Review: Fifty Shades Of Hate?

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Let me start off by stating that I’ve never read the books, nor do I intend to.

However, when my friends “dragged” me out on Valentine’s eve to watch the release of the movie, I couldn’t say no. Like most people, I was curious enough to want to find out what all the fuss was about.  By then, all I knew about Fifty Shades of Grey was that it contained an awful amount of sexual scenes and was poorly written; bar that, I was clueless. So going in with a sort of blank slate, I was ready to be amused.

So the movie starts, and Anastasia Steele meets the suave Christian Grey, and a chord is struck. Rationally, one could tell that the scenes were constructed so it seemed that they had this deep connection upon first seeing each other, however, the acting out of this chemistry was quite clumsy. I wasn’t sold about their “chemistry” but knowing that’s what was intended, I played along. Yes! They had amazing chemistry. ‘Now move along’ I thought as the film progressed to the next scene.

I won’t go on about the finer details of the movie, you’ll just have to watch it yourself or read a robust review elsewhere. But let’s just say I got what all the fuss was about.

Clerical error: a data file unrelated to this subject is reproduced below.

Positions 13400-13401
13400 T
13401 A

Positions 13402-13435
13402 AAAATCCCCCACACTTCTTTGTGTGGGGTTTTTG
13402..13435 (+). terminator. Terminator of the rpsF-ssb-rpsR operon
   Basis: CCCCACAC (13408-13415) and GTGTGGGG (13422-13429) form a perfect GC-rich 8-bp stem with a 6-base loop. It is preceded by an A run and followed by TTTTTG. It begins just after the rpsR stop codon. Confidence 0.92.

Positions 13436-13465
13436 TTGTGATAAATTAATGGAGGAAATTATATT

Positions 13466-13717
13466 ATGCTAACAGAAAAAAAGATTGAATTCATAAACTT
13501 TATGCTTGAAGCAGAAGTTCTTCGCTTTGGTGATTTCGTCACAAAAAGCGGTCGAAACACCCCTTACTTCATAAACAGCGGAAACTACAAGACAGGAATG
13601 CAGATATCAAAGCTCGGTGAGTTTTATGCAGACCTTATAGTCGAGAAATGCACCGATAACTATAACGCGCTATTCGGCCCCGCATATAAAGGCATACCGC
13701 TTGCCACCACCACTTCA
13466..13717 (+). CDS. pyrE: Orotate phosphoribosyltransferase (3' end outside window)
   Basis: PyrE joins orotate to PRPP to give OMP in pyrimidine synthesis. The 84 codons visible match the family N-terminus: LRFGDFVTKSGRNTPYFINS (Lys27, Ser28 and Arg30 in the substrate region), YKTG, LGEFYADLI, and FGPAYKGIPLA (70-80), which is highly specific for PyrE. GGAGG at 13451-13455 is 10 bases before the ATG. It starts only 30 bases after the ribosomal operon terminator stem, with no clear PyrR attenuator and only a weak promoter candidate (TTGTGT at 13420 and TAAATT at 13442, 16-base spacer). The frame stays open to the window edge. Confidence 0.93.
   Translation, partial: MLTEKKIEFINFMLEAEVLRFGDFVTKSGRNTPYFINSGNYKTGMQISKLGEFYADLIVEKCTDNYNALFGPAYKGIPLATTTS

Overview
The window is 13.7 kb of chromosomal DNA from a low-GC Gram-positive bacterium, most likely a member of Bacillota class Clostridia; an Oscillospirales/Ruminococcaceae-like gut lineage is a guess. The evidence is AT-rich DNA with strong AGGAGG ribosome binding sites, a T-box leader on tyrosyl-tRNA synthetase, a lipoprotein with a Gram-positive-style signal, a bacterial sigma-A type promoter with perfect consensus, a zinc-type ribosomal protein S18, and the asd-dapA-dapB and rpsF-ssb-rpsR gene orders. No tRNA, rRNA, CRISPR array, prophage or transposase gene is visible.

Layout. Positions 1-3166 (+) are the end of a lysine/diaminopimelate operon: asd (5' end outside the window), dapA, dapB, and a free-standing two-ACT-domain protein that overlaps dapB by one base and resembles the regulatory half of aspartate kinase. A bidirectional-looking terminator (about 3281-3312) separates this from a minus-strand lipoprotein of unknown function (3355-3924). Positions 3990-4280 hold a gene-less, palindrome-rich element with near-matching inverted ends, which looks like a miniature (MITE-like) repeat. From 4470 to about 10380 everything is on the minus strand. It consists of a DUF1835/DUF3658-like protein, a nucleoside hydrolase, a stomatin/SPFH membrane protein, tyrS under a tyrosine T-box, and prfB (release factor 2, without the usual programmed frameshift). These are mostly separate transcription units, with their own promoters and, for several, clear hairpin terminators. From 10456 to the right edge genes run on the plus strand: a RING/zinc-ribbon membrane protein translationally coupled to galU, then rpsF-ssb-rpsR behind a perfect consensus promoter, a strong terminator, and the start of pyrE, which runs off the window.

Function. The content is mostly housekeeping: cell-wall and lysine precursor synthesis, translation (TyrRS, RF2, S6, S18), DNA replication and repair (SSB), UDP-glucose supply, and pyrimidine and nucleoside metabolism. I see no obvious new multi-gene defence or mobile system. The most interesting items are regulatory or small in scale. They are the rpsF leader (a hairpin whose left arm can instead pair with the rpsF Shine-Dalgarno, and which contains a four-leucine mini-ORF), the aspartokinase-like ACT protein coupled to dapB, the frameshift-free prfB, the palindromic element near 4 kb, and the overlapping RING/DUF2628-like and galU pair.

I mean, who wouldn’t want to be taken on spontaneous jet trips, chauffeured around town and bought expensive gifts by a dashing, devilish handsome suitor? Count me in! So yes I enjoyed the thrilling nature of the movie, and being a daredevil who has jumped out of an aeroplane from 20,000 ft high, I found their jet adventure a brilliant date. But enough of what I enjoyed, let’s move on to the heavier stuff.

When I told a friend that I was going to watch the movie, she wondered whether the sexual nature of the plot wouldn’t make for awkward watching with other cinema goers, and I wondered this too. However, I applaud the director of the movie. The sex scenes were sensual and in no way vulgar or lurid. They mad bad look good, given the nature of the sex that Mr Grey was interested in.

Plot? There’s nothing to be said about it, because there was none. The movie could be summarised in a few words- Thrill, sex, anticipation. The end.

Now that I’ve said all the “rosy” things about this movie, I’ll move on to why I titled it ‘Fifty Shades Of Hate?’

Like I said, I’ve never read the books, and at the point of watching the movie, the only thing I had known about it was that it was full of sex scenes. However, what people failed to also mention challenge, is the reasons behind Mr Grey’s obsession with Ana in particular, and his desire to have sex with her as the Dominant and her, the Submissive.